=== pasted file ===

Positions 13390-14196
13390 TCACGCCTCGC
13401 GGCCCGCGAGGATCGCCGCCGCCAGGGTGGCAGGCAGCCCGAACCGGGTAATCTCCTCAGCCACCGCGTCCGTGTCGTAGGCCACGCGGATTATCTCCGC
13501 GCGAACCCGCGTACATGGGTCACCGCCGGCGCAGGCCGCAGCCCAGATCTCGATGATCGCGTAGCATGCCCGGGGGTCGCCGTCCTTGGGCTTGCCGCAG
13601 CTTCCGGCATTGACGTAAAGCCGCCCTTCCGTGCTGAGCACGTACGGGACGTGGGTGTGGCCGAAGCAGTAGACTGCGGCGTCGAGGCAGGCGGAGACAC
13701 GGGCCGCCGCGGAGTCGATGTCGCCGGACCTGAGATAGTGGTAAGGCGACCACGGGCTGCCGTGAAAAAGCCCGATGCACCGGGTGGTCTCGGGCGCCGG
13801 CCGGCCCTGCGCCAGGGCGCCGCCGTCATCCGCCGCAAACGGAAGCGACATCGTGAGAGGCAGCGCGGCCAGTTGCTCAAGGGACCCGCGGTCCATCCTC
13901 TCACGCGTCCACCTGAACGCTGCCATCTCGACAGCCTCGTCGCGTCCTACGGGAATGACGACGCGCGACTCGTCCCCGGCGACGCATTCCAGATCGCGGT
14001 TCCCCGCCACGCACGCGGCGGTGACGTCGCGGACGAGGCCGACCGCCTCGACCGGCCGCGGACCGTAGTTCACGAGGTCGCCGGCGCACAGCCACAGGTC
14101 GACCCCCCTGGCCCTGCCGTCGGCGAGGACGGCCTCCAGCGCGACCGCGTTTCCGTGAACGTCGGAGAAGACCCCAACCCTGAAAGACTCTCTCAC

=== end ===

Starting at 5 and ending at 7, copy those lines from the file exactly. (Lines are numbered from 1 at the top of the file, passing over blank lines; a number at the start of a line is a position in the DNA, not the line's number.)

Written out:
13601 CTTCCGGCATTGACGTAAAGCCGCCCTTCCGTGCTGAGCACGTACGGGACGTGGGTGTGGCCGAAGCAGTAGACTGCGGCGTCGAGGCAGGCGGAGACAC
13701 GGGCCGCCGCGGAGTCGATGTCGCCGGACCTGAGATAGTGGTAAGGCGACCACGGGCTGCCGTGAAAAAGCCCGATGCACCGGGTGGTCTCGGGCGCCGG
13801 CCGGCCCTGCGCCAGGGCGCCGCCGTCATCCGCCGCAAACGGAAGCGACATCGTGAGAGGCAGCGCGGCCAGTTGCTCAAGGGACCCGCGGTCCATCCTC